January 5, 2016 |
CLIFFORD WARD, a Center City artist whose sculptures draw heavily on the African diaspora, said the exhibit "We Speak: Black Artists of Philadelphia, 1920s-1970s" at the Woodmere Art Museum in Chestnut Hill will open a lot of eyes - including his. Ward, who has spent several years sculpting 7-foot-tall warriors (12 of them - "almost like an army") for a future museum installation, said that although the African diaspora has informed much of his work, he was unfamiliar with Philadelphia's black artists from those decades.
December 24, 2013
PARTY CITY sells paper party supplies for Kwanzaa. You can pick up a Kwanzaa greeting card at a Hallmark store, or a book on the subject at Walmart. And who could forget celebrity chef Sandra Dee's blunder when she made a semi-homemade monstrosity that she called a Kwanzaa cake? (See video at phillydailynews.com.) But there are still a whole lot of folks, African-Americans included, who will give you a blank stare if you ask them about Kwanzaa. Many have never embraced the holiday, worried that it's somehow anti-Christian.
December 28, 2012
KWANZAA IS A time for unity, when communities come together and reflect on their common heritage. This weekend, the African American Museum in Philadelphia will do just that with a full schedule of Kwanzaa-related events. The holiday is usually celebrated over a week - Wednesday through Jan. 1 this year - with each day representing one of the seven principles of African heritage. Saturday is Ujamaa, the day of cooperative economics, and Sunday is Nia, the day of purpose. Among the events Saturday is a session on the African diaspora and black genealogy with the African-American Genealogy Group.
August 1, 2012 |
MAORI Karmael Holmes didn't set out to create a film festival. She had booked some dates at West Philly's International House simply to screen some good movies about the African experience. But there were so many worthy entries to choose from, she couldn't bear to pare them down. "I'm pretty pragmatic, but I do dream big," said Holmes, a graduate of Temple University's Master of Fine Arts program and, by day, the associate director of the Leeway Foundation, a nonprofit that focuses on women and the transgendered.
January 25, 2005 |
Sunday afternoon's DanceBoom! program offered a touchstone for the overview of African-influenced dance in Wilma Theater's festival: some straight-up African dance provided by Lisanga Ya Bana Kin, a Philadelphia-based group of mostly Congolese performers. Along with a piece by Philadanco (to be replaced by Odunde on the final weekend) and a stage-shaking outing by Kulu Mele African American Dance Ensemble, this one leaves no question about where it all began. With strong, acerbic harmonies, the six members of Lisanga Ya Bana Kin sang their piece, Gizembe, into life.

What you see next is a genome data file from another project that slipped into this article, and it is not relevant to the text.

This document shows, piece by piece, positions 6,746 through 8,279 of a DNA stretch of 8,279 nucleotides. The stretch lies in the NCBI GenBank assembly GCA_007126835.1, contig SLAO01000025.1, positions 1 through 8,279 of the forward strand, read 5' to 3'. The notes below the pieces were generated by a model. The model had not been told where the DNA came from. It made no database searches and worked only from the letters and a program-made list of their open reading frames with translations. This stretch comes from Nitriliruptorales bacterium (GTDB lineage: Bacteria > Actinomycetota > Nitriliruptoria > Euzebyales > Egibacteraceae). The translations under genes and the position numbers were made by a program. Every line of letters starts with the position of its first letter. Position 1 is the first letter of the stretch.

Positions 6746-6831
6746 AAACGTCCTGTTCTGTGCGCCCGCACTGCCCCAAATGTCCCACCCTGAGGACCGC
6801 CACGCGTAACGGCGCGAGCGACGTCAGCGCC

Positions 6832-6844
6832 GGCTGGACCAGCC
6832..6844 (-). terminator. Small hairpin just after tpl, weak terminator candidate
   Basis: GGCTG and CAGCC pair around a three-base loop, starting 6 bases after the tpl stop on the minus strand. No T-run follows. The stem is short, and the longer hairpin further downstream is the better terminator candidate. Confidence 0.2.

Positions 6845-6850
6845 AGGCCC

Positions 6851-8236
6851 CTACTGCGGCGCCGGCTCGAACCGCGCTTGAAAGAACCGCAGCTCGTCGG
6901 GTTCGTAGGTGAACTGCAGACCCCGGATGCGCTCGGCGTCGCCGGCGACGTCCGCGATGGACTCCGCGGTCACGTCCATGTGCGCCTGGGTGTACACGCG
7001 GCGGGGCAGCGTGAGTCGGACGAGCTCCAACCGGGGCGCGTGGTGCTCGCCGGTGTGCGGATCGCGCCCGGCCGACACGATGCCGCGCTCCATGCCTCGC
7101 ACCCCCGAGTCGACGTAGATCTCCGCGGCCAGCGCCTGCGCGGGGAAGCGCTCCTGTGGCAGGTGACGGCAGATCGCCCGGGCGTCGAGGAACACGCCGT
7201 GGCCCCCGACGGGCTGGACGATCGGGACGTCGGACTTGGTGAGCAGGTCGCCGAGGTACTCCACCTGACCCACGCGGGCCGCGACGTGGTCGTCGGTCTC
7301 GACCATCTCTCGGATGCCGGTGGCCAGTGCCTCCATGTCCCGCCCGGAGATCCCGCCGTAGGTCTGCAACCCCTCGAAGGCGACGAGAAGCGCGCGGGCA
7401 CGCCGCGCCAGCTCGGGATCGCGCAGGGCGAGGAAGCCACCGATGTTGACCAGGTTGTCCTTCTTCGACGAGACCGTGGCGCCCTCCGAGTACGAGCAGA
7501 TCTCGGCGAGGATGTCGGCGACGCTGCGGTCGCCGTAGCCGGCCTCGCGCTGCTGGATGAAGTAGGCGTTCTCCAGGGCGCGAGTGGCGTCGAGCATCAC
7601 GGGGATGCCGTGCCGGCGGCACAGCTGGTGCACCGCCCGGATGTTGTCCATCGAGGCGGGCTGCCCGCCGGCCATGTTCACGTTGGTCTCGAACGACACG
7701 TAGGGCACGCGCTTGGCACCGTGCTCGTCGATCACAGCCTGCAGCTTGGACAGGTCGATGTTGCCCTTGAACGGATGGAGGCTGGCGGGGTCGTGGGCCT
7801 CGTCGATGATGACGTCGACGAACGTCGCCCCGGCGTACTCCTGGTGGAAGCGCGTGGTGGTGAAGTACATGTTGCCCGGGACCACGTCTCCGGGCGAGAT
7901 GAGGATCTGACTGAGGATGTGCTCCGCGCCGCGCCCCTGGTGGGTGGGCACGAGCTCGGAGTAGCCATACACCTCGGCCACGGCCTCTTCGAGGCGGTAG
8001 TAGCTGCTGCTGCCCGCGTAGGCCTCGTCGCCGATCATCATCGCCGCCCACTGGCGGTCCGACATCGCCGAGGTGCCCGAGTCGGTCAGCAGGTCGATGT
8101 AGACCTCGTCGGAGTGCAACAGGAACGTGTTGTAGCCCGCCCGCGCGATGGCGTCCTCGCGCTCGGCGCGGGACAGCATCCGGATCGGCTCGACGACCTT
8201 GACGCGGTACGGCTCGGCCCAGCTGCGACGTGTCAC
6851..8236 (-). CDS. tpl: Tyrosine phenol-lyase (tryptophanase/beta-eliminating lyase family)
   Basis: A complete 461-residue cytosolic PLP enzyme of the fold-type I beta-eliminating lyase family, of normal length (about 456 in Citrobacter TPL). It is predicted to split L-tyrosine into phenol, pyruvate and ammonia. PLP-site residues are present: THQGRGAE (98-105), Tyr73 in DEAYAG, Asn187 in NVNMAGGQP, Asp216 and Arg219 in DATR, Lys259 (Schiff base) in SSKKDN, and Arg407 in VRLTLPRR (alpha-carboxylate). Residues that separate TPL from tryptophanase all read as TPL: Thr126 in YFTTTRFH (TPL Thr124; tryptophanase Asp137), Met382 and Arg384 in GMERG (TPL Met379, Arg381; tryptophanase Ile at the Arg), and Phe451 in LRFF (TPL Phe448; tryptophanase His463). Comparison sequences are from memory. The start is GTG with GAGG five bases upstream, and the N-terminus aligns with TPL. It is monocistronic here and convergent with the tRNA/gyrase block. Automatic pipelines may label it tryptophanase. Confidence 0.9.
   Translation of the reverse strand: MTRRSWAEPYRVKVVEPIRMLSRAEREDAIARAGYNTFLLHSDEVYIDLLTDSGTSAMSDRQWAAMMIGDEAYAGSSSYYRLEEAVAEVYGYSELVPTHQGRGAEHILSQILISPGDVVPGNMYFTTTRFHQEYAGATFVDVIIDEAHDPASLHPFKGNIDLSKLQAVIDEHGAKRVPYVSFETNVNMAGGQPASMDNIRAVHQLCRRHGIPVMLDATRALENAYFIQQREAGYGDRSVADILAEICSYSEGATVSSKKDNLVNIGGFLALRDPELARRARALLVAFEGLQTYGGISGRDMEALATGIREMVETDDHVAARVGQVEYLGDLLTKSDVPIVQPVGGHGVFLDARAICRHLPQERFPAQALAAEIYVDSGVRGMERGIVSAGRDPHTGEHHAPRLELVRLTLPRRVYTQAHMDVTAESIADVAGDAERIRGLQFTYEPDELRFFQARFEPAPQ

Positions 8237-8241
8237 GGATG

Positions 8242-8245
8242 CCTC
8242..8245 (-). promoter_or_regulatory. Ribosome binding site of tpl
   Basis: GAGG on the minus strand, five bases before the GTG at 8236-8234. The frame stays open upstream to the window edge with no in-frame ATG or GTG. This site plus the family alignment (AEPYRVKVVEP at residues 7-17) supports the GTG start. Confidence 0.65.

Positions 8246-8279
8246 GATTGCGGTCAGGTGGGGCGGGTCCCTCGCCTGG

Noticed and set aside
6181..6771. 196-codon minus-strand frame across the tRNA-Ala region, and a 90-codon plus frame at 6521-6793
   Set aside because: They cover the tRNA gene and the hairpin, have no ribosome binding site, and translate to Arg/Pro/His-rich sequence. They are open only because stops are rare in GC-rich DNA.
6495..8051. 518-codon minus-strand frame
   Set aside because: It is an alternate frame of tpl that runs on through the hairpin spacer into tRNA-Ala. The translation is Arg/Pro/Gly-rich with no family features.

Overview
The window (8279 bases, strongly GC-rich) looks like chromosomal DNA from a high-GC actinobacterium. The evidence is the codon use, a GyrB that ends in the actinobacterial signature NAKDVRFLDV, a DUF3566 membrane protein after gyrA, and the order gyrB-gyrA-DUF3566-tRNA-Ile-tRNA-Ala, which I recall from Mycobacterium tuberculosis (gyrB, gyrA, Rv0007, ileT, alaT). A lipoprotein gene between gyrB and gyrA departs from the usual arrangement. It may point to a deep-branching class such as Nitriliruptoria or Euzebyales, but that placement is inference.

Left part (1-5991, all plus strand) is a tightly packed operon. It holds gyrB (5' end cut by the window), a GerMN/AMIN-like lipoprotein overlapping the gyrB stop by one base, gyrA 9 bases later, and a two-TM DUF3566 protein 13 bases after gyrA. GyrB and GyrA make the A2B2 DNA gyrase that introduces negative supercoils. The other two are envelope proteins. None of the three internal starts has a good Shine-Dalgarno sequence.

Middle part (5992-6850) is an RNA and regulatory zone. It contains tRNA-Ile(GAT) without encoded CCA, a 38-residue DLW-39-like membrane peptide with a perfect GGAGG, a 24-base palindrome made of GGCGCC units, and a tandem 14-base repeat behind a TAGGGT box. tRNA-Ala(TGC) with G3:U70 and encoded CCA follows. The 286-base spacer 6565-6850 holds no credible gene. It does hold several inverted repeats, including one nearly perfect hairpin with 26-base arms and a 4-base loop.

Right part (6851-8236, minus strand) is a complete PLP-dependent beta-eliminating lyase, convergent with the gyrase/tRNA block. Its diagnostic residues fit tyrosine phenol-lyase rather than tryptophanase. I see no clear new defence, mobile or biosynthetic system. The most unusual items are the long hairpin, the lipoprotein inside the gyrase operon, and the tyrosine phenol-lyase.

June 28, 2002 |
Mae Russ Haith, 54, of Wallingford, a lawyer, author and collector of African American artifacts, died June 21 from injuries she sustained in a fall at her home. The cause of the fall was unknown. An autopsy was performed and toxicology reports from the Delaware County Medical Examiner's Office are pending. Mrs. Haith founded Archives & Images, a black studies databank and information consortium. She had a practice in international import-export law and represented the World Congress of Women at conferences in Moscow and Nairobi, Kenya, as well as at the Rev. Leon Sullivan's African-African American Summits in West Africa.
February 25, 2001 |
Although Black History Month is celebrated mostly in the United States, American embassies around the world also host programs during February to educate others about the role African Americans have had in U.S. history and the influence of the African diaspora on cultures across the globe. People like Gloria Harper Dickinson, an associate professor and chair of The College of New Jersey's African American Studies Department in Ewing, Mercer County, have been invited abroad to share their knowledge.
October 5, 1999 |
Thomas Barry Morton lives three lives. Lucky for him, the three lives interconnect. He's a photographer. You can see a long-range sampling of his work in "Odunde African American Festival: Twenty Years on South Street," an exhibition at the University of Pennsylvania Museum of Archaeology and Anthropology through Jan. 16. He's a scholar, fluent in Spanish, working on a doctorate at the University of Pennsylvania in as esoteric a...
September 18, 1997
Africans and Americans The long-running love affair between Africa and black America appears on the brink of collapse. African Americans wax lyrical about their ancestral homeland, but the Congressional Black Caucus, Africa's natural lobby in the U.S. government, does not have time for foreign policy. The U.S. infatuation with Africa dates to Marcus Garvey's "Back to Africa" movement in the 1920s. . . . The brief intersection of politics and radical chic in the 1960s was arguably the closest convergence of New World and Old World Africans.
February 12, 1995 |
Mae Russ Haith said she made "a leap of faith" when she decided to open Archives & Images International Inc. She realized that the middle of Delaware County - above a used car dealership on Baltimore Pike, no less - was an unlikely spot for an art gallery and research center exploring the African diaspora. But Haith has never been afraid to defy convention. "It's just like when I was a kid and said I wanted to be a lawyer," she said. "In North Carolina back then, you just didn't say that.